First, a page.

09 Jun 2020

Industry Predictions from 330+ Medical Sales Representatives

We surveyed more than 330 medical sales representatives to learn more about their perspectives on the industry's future.


What Will the Future of Medical Sales Look Like?

Many sales representatives are anticipating significant changes shortly--changes that may well continue long after the effects of the pandemic cease across other industries. They anticipate:

Decreased Access to Hospitals and Other Medical Care Facilities

Many sales representatives are concerned that in-person sales meetings, especially cold calls, and visits, maybe a thing of the past. While some feel they will still be able to access these areas as long as they wear appropriate protective gear, others fear that they will not be able to get into hospitals without an appointment. 

This may mean far less flexibility in the average sales representative's day: instead of being able to walk into a hospital or care facility when it's convenient for them, they'll need to find the right person to speak with ahead of time, then make an appointment for a specific meeting. This may ultimately reduce their ability to connect with potential customers. 

More Virtual Connections

"Telemedicine," notes one respondent, "is here and will be improved. This is the future." Not only is telemedicine likely to become increasingly important for patients seen in these hospitals every day, but it's also likely to become more critical for medical supply companies. 

In the immediate future, there will be an increased demand for devices enabling patients to monitor their health from home and provide doctors with increased information--even if they can't visit patients in person.

Also, many salespeople feel more likely to make connections via Zoom meetings and other virtual methods rather than connecting directly with those care providers in person. This may lead to enhanced product demonstrations since salespeople can take the time to manage virtual reports and visits. Still, it may also make it more difficult to drop off samples or to allow doctors to interact with products directly. 

Previously, many salespeople agreed that virtual sales were not well-received by potential buyers. They wanted those in-person connections. Now, however, virtual meetings have become a necessity--and as a result, they've become much better received. 

The decision-makers in hospitals and medical care facilities are no longer looking for face-to-face meetings--and in fact, many salespeople believe that access to those decision-makers will be more severely limited. Instead, they're more interested in virtual options: Zoom meetings, online connections, and virtual demonstrations, for example.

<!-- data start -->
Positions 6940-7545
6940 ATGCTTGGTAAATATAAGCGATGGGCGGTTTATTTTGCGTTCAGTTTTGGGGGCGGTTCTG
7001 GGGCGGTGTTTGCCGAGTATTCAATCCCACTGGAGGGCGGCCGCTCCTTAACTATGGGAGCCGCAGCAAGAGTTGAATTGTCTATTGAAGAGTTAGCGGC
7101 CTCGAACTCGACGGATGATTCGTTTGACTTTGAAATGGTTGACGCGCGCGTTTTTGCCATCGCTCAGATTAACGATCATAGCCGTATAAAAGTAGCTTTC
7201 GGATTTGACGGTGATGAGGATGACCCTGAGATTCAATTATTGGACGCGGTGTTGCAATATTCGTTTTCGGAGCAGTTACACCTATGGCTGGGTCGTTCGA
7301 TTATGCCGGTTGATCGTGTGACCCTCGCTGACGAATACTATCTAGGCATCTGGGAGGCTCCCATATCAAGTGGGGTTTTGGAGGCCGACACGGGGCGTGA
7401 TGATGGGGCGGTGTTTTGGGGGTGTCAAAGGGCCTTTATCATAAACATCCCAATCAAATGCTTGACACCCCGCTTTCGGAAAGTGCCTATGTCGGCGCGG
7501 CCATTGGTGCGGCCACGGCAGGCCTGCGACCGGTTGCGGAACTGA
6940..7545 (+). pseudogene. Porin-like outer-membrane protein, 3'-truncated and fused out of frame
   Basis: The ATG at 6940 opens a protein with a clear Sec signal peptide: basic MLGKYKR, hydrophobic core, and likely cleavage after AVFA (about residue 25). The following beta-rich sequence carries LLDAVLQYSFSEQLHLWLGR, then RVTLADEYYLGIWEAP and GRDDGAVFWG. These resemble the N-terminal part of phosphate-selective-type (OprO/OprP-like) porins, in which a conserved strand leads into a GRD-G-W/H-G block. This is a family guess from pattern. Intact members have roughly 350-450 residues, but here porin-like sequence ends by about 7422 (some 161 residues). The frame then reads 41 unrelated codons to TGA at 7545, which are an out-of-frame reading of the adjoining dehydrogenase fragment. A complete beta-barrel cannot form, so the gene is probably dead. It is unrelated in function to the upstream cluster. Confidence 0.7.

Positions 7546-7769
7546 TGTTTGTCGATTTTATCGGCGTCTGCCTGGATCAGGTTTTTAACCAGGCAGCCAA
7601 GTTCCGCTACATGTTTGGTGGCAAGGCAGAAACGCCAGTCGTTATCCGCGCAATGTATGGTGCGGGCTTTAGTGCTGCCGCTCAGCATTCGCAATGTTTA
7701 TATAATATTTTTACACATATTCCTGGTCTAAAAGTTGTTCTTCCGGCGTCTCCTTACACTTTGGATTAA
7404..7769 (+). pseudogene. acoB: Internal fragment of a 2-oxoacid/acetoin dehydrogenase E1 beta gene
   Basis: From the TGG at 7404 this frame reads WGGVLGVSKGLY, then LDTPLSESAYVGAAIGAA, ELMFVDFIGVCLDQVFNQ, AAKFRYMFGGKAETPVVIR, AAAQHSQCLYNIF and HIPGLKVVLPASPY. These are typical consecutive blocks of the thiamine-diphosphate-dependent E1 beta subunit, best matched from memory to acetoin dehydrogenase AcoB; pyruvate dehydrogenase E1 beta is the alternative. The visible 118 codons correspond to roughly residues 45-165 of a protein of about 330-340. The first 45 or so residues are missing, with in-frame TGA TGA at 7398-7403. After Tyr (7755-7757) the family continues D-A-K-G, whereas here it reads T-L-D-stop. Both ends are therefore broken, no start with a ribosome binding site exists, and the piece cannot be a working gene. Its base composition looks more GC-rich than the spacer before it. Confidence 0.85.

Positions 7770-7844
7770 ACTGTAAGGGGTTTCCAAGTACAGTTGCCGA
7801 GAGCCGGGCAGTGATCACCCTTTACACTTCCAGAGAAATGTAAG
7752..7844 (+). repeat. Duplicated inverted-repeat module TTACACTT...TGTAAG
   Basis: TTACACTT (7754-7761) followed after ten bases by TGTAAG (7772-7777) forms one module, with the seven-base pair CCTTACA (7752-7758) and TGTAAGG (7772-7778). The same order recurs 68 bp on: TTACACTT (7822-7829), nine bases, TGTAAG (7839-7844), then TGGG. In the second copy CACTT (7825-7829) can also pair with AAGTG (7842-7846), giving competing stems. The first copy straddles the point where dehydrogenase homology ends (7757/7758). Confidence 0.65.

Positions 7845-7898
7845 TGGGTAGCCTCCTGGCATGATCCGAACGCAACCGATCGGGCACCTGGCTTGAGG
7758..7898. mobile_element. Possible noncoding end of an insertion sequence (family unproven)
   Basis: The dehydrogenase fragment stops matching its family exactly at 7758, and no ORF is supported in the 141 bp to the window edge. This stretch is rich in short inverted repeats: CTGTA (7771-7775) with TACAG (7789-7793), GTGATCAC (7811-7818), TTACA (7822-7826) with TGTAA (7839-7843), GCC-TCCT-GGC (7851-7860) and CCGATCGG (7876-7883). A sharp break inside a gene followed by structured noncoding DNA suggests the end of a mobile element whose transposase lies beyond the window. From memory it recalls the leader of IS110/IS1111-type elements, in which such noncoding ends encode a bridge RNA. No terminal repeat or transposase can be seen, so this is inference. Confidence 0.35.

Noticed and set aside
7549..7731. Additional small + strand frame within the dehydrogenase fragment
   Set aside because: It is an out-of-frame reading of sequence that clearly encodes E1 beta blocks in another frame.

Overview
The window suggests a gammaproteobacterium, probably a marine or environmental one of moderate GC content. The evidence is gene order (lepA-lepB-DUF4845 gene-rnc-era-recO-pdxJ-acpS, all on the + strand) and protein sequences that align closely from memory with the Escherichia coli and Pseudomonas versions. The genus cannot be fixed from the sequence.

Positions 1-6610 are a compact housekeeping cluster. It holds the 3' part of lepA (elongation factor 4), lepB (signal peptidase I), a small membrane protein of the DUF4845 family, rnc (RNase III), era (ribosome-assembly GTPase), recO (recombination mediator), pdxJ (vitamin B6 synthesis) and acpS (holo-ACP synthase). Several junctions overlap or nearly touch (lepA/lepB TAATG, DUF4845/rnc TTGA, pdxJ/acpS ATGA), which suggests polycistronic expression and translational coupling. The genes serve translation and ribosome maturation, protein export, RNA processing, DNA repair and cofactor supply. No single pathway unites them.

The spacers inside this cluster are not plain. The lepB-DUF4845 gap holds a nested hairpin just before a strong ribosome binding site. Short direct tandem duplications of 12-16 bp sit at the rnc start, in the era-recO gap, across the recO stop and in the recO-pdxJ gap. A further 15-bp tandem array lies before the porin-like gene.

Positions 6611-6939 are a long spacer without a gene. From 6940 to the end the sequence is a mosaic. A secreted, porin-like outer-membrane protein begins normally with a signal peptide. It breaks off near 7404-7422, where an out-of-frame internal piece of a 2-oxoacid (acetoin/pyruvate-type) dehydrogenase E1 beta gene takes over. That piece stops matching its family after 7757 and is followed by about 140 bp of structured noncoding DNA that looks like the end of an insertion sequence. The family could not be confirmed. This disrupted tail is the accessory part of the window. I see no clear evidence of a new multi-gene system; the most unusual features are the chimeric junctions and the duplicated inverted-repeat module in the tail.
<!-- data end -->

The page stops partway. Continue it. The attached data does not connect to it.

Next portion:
Increased Safety Measures (Including Limited Travel)

As travel restrictions have spread across the country due to COVID-19, it has changed how many sales representatives handle meetings with their customers--and some sales reps feel that those changes are here to stay. Instead of regular travel around the region, they feel their travel will be more limited. They also feel that they may be required to take more safety measures when visiting with practice, including:

  • Wearing a mask and/or gloves

  • Undergoing the same temperature and wellness checks required of patients or members of staff

  • Increased protective gear

  • More handwashing

These safety measures may well become standard and expected across the board--and it's a modification that many sales representatives may be reminded to make ahead of time. 

Changes in Financial Capacity/Buying Habits

Many sales representatives also believe that the changes related to COVID-19 will include buying power for many hospitals and medical facilities. Around the country, while some facilities have struggled with high numbers of patients and increased workload--even shifting many doctors and nurses into COVID-care areas instead of keeping them in their normal departments--others, especially those in areas with few or mild cases, have suffered during this period. 

Many hospitals have temporarily furloughed employees to reduce costs. Patients have put off non-emergent care, including surgeries and well visits, leading to decreased profits for doctors and hospitals.

As a result, buying power and financial capacity may change in many facilities. Those facilities may also shift the types of items they're interested in buying. 

Many medical care providers have made extensive changes in light of COVID-19 related concerns, and it has significantly impacted how salespeople deal with their daily responsibilities. If you're interested in learning more about hiring in uncertain times and the future of the medical sales industry following COVID-19...



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